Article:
I wonder where you will find Easter Resurrection this Easter? I wonder where you will discover God at work in Creation, relationships, the  unexpected, and even yourself? I pray you will be blessed by what you discover. I would love to hear what you find, please let me know.

Enjoy the hunt,
Pastor Joel

A Holy Lent: The Practice of Sabbath & Care for the Poor

Most of us still regard the Ten Commandments as providing valuable instructions about how we are to relate to God and to one another. It’s pretty hard to argue with the prohibitions of not having other gods or idols or not making wrongful use of God’s name. And we have seem to have little problem with those prohibitions forbid committing murder, bearing false witness, stealing, committing adultery, or coveting. However, we’ve increasingly treated one of the commandments as irrelevant if not utterly impractical in our 24-7 economy.

Several years ago, Walter Brueggemann, probably the most widely-respected Old Testament scholar of our day, spoke these words in our sanctuary:

I have come to think that in our production consumption society that Sabbath is the most radical Commandment of God’s covenant, because it means to desist in our control and self-preoccupation to make a break in the rat race. And I find, for myself, as for other people when I talk about this, this is the Commandment that immediately evokes our most resistance.

Making a break from the rat race will not come easily. Perhaps we could all take an initial step toward this goal by committing to some form of Sabbath observance during Lent. For many, that will mean observing Sunday as a day of rest, while for others another day of the week would be more appropriate. There will also be a wide range of opinions as to specific practices for Sabbath observance, just as there is for our Jewish brothers and sisters. (Anyone up for giving up television and social media one day a week?) And more important than dwelling on what we might give up is
to contemplate what we might do with the holy time we create. Please plan on spending a few minutes after the first or second service on the first Sunday of Lent, March 5, in the church Library, meeting with others to discuss how we might support one another in a Lenten experiment in honoring the fourth commandment.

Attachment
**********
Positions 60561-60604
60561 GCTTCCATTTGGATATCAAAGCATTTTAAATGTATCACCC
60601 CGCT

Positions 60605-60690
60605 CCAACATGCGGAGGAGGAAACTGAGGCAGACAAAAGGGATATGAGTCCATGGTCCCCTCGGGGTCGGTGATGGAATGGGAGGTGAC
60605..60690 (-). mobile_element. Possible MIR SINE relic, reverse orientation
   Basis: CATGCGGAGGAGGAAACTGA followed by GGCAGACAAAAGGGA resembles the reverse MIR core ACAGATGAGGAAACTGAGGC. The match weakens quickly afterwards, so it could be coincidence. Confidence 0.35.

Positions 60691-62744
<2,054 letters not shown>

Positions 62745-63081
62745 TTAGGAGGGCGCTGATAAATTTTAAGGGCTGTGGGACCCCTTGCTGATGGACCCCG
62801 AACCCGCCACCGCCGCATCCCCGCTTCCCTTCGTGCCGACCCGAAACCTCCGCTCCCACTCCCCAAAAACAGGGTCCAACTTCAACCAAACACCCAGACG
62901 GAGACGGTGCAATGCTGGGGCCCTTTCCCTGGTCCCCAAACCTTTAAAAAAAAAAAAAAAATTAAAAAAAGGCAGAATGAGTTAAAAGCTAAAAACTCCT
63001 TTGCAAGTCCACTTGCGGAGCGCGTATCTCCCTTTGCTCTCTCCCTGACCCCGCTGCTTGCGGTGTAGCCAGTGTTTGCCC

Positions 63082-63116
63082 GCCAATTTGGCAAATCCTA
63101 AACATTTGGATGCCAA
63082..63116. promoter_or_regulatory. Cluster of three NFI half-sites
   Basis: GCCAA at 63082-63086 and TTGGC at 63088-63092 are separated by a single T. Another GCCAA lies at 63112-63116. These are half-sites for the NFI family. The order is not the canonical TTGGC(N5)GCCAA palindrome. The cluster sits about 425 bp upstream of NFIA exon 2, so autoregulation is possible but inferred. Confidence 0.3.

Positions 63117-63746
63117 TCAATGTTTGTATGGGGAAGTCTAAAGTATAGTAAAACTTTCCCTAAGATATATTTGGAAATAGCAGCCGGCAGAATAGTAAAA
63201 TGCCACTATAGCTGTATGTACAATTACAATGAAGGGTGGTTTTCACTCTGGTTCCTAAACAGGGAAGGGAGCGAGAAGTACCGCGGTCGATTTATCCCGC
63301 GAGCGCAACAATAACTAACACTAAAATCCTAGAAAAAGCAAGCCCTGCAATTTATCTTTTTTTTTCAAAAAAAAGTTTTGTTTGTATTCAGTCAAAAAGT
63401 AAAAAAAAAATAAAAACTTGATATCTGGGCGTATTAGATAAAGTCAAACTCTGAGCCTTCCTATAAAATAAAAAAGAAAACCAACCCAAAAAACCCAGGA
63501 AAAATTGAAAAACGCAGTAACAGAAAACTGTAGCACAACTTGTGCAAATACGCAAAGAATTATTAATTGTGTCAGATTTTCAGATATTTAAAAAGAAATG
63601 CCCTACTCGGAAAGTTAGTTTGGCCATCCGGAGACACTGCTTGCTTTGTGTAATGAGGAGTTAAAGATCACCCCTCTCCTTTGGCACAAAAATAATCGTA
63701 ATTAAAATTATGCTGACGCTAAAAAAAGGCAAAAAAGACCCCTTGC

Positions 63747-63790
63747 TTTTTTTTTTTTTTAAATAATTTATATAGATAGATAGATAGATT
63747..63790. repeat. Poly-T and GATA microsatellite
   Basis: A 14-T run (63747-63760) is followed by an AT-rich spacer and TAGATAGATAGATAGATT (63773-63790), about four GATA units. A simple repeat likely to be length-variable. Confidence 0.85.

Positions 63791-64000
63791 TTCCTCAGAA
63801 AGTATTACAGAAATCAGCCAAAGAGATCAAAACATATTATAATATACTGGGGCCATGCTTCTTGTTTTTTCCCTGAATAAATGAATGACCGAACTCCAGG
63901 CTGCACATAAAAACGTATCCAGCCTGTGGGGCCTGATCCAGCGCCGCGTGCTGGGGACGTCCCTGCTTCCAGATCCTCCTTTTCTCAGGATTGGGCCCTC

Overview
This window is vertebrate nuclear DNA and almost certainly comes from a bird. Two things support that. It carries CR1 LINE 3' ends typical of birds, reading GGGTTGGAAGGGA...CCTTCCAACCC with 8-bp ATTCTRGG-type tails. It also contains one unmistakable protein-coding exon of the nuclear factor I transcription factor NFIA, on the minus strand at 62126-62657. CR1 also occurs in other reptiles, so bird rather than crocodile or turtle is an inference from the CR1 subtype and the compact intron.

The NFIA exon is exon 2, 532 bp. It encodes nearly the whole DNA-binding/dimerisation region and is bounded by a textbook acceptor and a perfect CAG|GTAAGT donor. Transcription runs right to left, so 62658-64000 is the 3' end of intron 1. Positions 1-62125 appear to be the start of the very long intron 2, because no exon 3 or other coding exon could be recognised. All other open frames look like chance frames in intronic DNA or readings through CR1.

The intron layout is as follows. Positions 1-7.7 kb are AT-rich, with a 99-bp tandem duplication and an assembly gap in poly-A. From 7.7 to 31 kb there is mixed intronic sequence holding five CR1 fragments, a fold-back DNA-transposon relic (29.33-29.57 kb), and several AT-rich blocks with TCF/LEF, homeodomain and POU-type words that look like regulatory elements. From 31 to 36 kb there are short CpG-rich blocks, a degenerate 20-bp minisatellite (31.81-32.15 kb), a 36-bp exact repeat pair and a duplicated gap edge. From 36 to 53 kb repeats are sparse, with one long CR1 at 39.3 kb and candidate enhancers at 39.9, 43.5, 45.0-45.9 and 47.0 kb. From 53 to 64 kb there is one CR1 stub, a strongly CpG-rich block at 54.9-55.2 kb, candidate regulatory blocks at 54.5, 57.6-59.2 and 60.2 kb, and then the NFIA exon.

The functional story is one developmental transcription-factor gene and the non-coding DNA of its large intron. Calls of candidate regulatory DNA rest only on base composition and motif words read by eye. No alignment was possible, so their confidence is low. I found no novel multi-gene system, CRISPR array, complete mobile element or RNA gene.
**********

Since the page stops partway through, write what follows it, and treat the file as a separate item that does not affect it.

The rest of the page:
Blessings, Pastor Jeff

Teach Us To Pray

Do you know where your cell phone charger is right now? Do you pay attention to how long your battery lasts between charges? I bet the answer to both questions is a resounding “Of course!”

John Dominic Crossan says that prayer does for our souls what electricity does for our cell phones. Prayer is the source of our spiritual energy. Whether we realize it or not, we have batteries too. We push our batteries. We run our spiritual batteries right into the ground. Without prayer, we cannot be at our best; no more than our cell phone can work well without a complete charge every few days. When the disciples asked Jesus to teach them to pray, he offered a model of prayer most of us memorized as children and regularly recite without deeply considering its meaning. Beginning the first Sunday in February, and going through Lent, I’ll be collaborating on a sermon series on the Lord’s Prayer with colleague Rev. David Felten. We’ll be drawing from Crossan’s book, The Greatest Prayer: Rediscovering the Revolutionary Message of the Lord’s Prayer. Let’s discover together the power and profundity of one of Jesus’ greatest teachings.
Feb 5 Greatest Prayer #1: Pray Then in This Way
Feb 12 Greatest Prayer #2: Our Father in Heaven
Feb 19 Greatest Prayer #3: Hallowed Be Your Nam
Feb 26 Greatest Prayer #4: Your Kingdom Come
Mar 5 LENT 1 Greatest Prayer #5: Your Will Be Done on Earth
Mar 12 LENT 2 Greatest Prayer #6: Give Us Our Daily Bread
Mar 19 Guest Preacher
Mar 26 LENT 4 Greatest Prayer #7: Forgive Us Our Debts
April 2 LENT 5 Greatest Prayer #8: Lead Us Not into Temptation